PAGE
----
fired. If anyone has an idea it would be great.Ellie> BlairBlair
PotteryLawrence, Kansas 66047>
______________________________________________________________________________>
Clayart members may send postings to: clayart@lsv.ceramics.org> > You may
look at the archives for the list, post messages, change your> subscription
settings or unsubscribe/leave the list here:>
http://www.acers.org/cic/clayart/> > Moderator of the list is Mel Jacobson
who may be reached at> melpots2@visi.com> >
______________________________________________________________________________>
Clayart members may send postings to: clayart@lsv.ceramics.org> > You may
look at the archives for the list, post messages, change your> subscription
settings or unsubscribe/leave the list here:
http://www.acers.org/cic/clayart/> > Moderator of the list is Mel Jacobson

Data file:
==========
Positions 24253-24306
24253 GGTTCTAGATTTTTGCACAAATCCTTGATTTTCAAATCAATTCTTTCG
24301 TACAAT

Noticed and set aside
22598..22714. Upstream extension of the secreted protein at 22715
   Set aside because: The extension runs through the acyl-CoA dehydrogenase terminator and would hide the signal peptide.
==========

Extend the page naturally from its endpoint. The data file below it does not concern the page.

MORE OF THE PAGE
who may be reached at melpots2@visi.com
______________________________________________________________________________
Clayart members may send postings to: clayart@lsv.ceramics.org

You may look at the archives for the list, post messages, change your
subscription settings or unsubscribe/leave the list here:
http://www.acers.org/cic/clayart/

Moderator of the list is Mel Jacobson who may be reached at
melpots2@visi.com

Lee on thu 10 apr 08


On Thu, Apr 10, 2008 at 3:42 AM, Steve Mills
wrote:
> Dear Ellie,
>
> I recommend you apply a black slip in the leather hard stage; this would give you a strong even
>coating without brush or sponge marks.

Steve,

The first yunomi I made during my apprenticeship were with
Mashiko light colored nami clay, dipped in ocher slip at leather hard.
It made a nice smooth surface. We also dipped white slip for the
aka (red) clay yunomi that had white circles in the jomon, so that it
made a smooth medallion.

One of the great things about the ocher slipping, was
that if you trimmed any with the bottom too thin, they would collapse.
That would always crack the shokunin up but it taught you about
proper trimming.

--
Lee, a Mashiko potter in Minneapolis